Silver Second Service clasp awarded on his retirement to Coxswain Roberts in acknowledgement of his long and valuable service in saving life from shipwreck.
Silver Medal awarded to Coxswain Edward Jones for the rescue of 21 people from the ship Pegasus that had drifted ashore in a northerly gale and very heavy seas on 9 December 1886. With the seas making a clean breach over the wreck the coxswain managed to position the lifeboat under her quarter deck and took off the 20 crewmen and the Pilot.
Silver Medal awarded to J O Williams, Honorary Secretary, for services over many years.
Lifeboat house extended to receive the No 3 lifeboat at a cost of £615.
Silver Second Service clasp awarded to Coxswain Edward Jones and Silver Medal to Second Coxswain Robert Jones in recognition of their gallant services extending over many years, especially when the barque Glen Grant drifted onto rocks in a gale on 14 March 1889. Her 13 man crew was taken off by a line put aboard using rocket apparatus.
Gas and water services provided.
Silver Medal awarded to Mr William Owen and Mr George Jones in recognition of their gallant services in putting off three times in a boat and, at great risk, rescuing on the second occasion, three of the crew of the barque Tenby Castle of Liverpool, which was wrecked in Carnarvon Bay during a strong south west breeze and a heavy sea on the night of 17 December 1889. Silver Medals were also awarded to Mr John Roberts and Mr John Morris who went out in the boat twice and assisted to save lives. A Silver Second Service clasp was voted to Mr J O Williams, Chief Officer of HM Coastguard at Holyhead and the Honorary Secretary of the Institution’s branch at that port, who went in the boat on her final launch to attempt to save others of the shipwrecked crew.
Coxswain Robert Jones died as a result of exposure and injuries sustained when he fell on some rocks during a service to the ss Meath on 1 February. Committee of Management voted £200 to his widow.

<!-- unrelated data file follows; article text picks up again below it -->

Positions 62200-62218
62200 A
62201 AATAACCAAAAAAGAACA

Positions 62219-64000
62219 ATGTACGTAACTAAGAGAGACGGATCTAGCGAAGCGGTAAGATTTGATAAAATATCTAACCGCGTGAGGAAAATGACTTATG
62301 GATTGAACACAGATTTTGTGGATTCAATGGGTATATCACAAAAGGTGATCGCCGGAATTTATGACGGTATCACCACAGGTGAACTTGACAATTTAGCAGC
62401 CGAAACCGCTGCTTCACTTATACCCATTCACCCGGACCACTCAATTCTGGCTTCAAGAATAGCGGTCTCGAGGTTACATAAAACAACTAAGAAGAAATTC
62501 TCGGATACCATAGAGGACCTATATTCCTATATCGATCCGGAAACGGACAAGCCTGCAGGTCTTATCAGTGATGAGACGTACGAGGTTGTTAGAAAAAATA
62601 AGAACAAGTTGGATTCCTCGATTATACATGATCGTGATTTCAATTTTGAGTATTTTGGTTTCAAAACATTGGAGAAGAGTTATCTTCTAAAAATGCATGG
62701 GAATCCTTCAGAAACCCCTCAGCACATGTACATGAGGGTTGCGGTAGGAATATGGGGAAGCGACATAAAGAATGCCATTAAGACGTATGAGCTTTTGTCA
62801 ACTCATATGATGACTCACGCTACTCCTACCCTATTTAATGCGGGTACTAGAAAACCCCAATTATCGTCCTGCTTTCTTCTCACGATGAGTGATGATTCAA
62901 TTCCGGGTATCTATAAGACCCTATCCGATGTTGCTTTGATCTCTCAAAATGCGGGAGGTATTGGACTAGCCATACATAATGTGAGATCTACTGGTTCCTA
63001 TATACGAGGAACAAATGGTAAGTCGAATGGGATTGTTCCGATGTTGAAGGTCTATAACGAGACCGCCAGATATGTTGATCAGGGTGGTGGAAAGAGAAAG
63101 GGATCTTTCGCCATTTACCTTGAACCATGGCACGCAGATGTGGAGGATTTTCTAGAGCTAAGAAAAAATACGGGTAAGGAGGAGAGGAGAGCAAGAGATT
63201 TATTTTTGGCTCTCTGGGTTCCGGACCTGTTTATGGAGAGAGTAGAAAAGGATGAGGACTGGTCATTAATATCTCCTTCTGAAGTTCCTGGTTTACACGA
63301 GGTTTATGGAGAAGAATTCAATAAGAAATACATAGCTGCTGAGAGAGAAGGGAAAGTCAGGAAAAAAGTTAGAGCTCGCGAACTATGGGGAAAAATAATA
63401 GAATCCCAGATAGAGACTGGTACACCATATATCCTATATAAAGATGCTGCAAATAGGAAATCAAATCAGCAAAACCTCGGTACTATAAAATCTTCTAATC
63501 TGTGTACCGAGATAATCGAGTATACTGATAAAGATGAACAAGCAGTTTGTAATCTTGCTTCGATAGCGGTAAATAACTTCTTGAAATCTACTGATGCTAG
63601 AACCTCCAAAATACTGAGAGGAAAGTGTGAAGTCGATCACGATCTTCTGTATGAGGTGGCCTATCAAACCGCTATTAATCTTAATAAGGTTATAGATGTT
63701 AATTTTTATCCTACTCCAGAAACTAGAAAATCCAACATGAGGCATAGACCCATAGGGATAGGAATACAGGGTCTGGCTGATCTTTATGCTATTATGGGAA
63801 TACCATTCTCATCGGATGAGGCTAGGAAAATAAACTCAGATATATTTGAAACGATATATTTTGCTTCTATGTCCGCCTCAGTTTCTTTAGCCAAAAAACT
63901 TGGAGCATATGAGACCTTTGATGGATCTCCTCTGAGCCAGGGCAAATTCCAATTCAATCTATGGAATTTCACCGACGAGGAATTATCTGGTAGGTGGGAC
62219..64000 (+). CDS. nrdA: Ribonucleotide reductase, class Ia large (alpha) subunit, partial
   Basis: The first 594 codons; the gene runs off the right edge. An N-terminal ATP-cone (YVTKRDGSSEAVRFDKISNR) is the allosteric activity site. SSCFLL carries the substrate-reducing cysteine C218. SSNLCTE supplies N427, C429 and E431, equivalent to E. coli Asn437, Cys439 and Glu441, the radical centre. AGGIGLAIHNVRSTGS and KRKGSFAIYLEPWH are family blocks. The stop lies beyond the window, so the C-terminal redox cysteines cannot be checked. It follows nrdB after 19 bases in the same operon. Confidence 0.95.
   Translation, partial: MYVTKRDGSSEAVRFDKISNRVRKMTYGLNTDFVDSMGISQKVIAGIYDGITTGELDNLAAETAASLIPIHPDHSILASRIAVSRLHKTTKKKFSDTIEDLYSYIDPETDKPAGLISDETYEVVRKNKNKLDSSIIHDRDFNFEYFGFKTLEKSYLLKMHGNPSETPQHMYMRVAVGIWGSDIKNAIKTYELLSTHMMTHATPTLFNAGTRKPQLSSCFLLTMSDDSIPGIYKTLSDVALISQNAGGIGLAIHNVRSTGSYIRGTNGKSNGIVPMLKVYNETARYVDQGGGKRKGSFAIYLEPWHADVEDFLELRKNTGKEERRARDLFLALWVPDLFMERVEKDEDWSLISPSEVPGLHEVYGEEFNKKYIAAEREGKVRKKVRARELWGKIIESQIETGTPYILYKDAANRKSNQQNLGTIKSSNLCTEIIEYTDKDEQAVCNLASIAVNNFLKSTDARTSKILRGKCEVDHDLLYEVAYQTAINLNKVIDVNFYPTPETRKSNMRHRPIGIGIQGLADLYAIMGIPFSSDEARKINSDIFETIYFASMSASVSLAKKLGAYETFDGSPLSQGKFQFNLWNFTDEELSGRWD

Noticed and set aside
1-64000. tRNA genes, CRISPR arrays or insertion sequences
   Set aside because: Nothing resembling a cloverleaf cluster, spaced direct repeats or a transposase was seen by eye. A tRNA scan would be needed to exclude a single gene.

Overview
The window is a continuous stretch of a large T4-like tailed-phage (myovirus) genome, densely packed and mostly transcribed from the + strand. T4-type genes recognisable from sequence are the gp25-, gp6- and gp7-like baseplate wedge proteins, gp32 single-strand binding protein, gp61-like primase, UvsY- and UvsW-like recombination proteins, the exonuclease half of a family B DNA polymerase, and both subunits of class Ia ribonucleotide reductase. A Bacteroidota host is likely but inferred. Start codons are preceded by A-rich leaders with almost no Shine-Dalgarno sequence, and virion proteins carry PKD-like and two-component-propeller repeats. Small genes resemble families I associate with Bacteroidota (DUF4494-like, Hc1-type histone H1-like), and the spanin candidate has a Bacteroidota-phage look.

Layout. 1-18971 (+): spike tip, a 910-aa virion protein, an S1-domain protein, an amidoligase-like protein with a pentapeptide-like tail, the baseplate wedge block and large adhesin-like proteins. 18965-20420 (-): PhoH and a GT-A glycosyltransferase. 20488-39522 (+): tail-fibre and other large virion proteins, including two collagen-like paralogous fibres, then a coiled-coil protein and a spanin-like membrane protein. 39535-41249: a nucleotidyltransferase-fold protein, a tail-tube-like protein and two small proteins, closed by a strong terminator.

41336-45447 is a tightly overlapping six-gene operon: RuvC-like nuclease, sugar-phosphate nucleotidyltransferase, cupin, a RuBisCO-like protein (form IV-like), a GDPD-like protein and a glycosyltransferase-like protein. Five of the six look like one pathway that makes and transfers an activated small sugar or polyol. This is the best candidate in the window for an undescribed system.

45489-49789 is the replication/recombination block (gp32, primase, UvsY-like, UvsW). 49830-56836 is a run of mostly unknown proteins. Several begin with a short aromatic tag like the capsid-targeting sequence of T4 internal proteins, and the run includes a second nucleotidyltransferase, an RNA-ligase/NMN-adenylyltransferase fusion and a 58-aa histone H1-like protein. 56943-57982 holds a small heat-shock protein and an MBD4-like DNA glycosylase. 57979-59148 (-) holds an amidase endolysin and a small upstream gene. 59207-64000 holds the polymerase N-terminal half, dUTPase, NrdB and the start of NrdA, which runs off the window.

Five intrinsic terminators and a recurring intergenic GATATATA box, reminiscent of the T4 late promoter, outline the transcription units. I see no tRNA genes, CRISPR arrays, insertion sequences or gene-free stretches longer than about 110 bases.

Whilst the steam lifeboat Duke of Northumberland was on passage to her station on 26 June, there was an explosion in the boiler room and two firemen, John Owen and Thomas Owen, were killed. Committee of Management voted £500 to each of the families of the deceased.
Committee of Management voted £100 to local fund for dependants of me who were drowned whilst attempting a rescue on 26 February. Two of the men were members of the crew of the steam lifeboat.
Landing platform constructed and earth excavated for berth for steam lifeboat.
Gold Medal awarded to Coxswain William Owen and Silver Medals to the crew Thomas W Brooke, George Jones, Lewis Jones, Richard Jones, Samuel Jones, James Lee, William McLaughlin, Charles H Marshall, William Owen Jnr, Lewis Roberts for a service on 22 February when the steam lifeboat Duke of Northumberland went out in hurricane force winds and tremendous seas to the Liverpool steamer, ss Harold drifting not far from shore close to rocks between the headlands known as the North and South Stacks. A terrible sea was running and it was only after two hours of the most skilful and hazardous manoeuvring by Coxswain William Owen that the lifeboat was able to get close enough for ropes to be thrown and the steamer’s crew of nine to be hauled on board.
Truck supplied (two wheeler) to carry coal from the shed to the steam lifeboat.
The lifeboat was launched on service to the schooner The Gardner Williams on 28 March. She stood by the vessel and later assisted to save her. Whilst standing by, the vessel rolled on top of the lifeboat seriously injuring Thomas Michael who died the same night. The Committee of Management granted a pension to the widow.
Centenary Vellum was awarded to the station.
Bronze Medals awarded to Coxswain Richard Jones and Motor Mechanic John Jones for the rescue of 47 men from the ss Castilian which went aground on East Platters during a heavy gale from the south west and very rough seas on 12/13 February 1943.